Four First Nation communities in Ontario, Canada, formulated alcohol management policies between 1992 and 1994. An alcohol management policy is a local control option to manage alcohol use in recreation and leisure areas. Survey results indicate that decreases in alcohol use-related problems related to intoxication, nuisance behaviors, criminal activity, liquor license violations, and personal harm were perceived to have occurred. Furthermore, having policy regulations in place did not have an adverse effect on facility rentals. Band administrators and facility staff in each community felt the policy had had a positive effect on events at which alcohol was sold or served.
To explore convergence and divergence in ethical stances of public health and of members of the population regarding acceptability of harm reduction interventions, in particular needle exchange programs.
Forty-nine semi-structured interviews were conducted with French-speaking residents of Quebec City. Content analysis was done to explore the views of the respondents with regard to injection drug users (IDUs) and interventions addressed to them, as well as Quebec policies on harm reduction.
Four main categories of social representations about IDUs have emerged from the discourses of the respondents. IDU were represented as: suffering from a disease (n = 17); victim of a situation that they could not control (n = 14); having chosen to use drugs (n = 12); or delinquent people (n = 6). Those social representations were associated with different ethical stances regarding acceptability of harm reduction interventions. Main divergences between respondents' ethical positions on harm reduction and public health discourses were related to the value of tolerance and its limits.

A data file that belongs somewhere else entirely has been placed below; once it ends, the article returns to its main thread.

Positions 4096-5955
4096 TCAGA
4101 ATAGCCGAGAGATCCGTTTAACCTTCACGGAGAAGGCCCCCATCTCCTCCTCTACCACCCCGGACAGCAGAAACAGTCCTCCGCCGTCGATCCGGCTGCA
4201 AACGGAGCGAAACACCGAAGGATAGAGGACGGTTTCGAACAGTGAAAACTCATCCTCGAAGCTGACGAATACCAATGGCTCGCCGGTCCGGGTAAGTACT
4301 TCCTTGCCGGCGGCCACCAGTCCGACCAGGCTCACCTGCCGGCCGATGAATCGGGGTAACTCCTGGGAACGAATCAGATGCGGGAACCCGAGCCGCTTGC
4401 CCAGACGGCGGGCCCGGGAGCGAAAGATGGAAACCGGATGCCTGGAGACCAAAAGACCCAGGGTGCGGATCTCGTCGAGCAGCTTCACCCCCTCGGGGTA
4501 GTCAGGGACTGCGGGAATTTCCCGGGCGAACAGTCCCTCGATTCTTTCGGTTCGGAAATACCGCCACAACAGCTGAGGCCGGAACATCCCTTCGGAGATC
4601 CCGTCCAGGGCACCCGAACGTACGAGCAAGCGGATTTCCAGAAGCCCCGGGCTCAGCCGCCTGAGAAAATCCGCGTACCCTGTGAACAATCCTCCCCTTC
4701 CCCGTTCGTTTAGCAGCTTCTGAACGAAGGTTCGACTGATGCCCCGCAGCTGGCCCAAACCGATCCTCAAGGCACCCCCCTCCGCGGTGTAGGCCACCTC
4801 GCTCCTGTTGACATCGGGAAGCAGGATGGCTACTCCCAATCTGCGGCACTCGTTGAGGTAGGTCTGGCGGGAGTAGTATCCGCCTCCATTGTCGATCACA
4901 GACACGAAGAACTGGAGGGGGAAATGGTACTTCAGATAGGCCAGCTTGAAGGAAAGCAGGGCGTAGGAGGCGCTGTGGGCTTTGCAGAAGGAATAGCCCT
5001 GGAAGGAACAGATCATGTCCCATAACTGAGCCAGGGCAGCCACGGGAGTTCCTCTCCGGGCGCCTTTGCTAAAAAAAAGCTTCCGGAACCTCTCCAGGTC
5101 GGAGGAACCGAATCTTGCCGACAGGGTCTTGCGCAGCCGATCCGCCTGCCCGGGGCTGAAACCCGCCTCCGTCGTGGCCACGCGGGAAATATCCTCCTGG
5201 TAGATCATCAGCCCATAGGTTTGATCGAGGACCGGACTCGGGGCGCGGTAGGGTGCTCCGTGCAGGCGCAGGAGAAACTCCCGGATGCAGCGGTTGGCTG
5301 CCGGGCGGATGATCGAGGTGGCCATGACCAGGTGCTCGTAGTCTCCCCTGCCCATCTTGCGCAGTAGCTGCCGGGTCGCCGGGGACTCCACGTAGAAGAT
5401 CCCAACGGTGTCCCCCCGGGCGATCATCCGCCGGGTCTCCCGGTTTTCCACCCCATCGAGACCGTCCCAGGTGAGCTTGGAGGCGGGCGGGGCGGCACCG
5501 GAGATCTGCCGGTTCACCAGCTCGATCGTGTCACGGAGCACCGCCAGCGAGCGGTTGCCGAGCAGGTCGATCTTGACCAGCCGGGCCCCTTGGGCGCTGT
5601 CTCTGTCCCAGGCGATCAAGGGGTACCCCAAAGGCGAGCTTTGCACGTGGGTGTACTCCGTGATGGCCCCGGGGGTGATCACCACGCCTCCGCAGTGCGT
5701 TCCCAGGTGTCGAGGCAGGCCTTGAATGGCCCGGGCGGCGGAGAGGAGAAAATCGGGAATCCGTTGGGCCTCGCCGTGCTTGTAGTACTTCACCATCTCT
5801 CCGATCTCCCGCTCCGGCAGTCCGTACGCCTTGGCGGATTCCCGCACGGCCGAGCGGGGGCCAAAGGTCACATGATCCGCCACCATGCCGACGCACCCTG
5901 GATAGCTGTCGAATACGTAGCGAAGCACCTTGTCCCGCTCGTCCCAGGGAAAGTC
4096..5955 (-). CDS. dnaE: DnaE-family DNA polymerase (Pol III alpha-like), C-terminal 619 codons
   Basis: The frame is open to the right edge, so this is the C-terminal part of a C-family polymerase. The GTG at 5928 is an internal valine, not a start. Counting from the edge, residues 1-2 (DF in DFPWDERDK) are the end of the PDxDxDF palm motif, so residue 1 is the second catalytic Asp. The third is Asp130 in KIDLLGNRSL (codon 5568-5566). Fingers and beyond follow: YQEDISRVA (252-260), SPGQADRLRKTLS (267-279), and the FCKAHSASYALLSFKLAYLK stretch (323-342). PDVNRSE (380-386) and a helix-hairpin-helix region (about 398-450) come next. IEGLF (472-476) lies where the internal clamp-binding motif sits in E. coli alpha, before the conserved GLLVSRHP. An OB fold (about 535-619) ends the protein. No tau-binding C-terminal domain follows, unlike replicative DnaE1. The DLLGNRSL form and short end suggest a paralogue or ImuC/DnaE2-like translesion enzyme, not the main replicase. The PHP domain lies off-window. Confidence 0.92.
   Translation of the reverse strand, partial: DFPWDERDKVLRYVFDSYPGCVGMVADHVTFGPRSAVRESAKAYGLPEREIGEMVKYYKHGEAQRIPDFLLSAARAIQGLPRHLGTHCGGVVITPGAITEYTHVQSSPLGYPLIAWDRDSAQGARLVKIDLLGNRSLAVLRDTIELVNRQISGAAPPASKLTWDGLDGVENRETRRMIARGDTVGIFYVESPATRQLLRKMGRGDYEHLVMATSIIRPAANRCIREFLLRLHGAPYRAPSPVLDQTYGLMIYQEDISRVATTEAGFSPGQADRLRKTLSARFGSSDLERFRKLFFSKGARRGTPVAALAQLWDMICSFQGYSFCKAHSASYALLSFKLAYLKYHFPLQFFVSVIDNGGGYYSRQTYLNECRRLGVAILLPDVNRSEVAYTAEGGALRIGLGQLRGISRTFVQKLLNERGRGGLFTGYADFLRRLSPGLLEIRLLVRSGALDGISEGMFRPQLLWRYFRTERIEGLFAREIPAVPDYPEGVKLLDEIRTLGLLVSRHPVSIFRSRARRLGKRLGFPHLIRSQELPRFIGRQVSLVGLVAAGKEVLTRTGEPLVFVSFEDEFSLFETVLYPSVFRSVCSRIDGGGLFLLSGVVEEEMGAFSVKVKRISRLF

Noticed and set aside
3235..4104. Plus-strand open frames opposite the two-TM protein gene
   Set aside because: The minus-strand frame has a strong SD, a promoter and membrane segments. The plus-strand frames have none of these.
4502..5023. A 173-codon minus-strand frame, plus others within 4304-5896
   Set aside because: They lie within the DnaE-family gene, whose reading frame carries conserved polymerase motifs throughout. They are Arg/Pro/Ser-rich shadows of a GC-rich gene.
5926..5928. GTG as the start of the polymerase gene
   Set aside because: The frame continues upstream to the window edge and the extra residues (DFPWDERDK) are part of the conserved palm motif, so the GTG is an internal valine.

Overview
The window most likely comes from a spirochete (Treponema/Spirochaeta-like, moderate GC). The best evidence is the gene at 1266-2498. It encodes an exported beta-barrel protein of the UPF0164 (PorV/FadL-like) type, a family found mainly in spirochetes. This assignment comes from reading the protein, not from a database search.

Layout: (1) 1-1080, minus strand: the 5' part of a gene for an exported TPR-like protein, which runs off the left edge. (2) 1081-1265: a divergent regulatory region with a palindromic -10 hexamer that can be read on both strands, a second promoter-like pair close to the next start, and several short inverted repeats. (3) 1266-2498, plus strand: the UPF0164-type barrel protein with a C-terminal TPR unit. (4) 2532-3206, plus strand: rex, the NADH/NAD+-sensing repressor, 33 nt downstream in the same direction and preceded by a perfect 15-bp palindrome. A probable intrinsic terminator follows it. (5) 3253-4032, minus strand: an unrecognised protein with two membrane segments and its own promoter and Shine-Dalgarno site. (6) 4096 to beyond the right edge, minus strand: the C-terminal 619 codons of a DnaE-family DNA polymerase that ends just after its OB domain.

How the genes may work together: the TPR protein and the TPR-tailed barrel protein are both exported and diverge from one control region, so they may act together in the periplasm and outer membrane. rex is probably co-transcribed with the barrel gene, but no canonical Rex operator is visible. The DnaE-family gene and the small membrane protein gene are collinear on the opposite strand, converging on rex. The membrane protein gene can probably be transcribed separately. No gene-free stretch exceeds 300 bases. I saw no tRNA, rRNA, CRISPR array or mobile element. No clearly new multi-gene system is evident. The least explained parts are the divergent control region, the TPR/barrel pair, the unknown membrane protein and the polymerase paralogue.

The Quebec City population interviewed in this study had a high level of tolerance regarding needle distribution to drug addicts. Applied ethics could be a useful way to understand citizens' interpretation of public health interventions.
Awareness of drug use in rural communities and small towns has been growing, but we know relatively little about the challenges injection drug users (IDUs) living in such places face in accessing harm reduction services. Semi-structured interviews were conducted with 115 IDUs in urban and non-urban areas of Atlantic Canada. In many instances, geographic distance to a needle exchange program (NEP) meant that individuals living outside of urban areas and who were not provided services through an NEP's outreach program were at a disadvantage in terms of an array of supports offered through many NEPs. These include access to free clean injecting equipment, and such ancillary services as clothing, food, referrals, information and social support. The integration of the services and approaches provided by NEPs into mainstream health services in non-urban places is one possible model for improving such access.
Intensive care is advanced and highly technical, and it is essential that, despite this, patient care remains safe and of high quality. Adverse events (AEs) are supposed to be reported to internal quality control systems by health-care providers, but many are never reported. Patients on the intensive care unit (ICU) are at special risk for AEs. Our aim was to identify the incidence and characteristics of AEs in patients who died on the ICU during a 2-year period.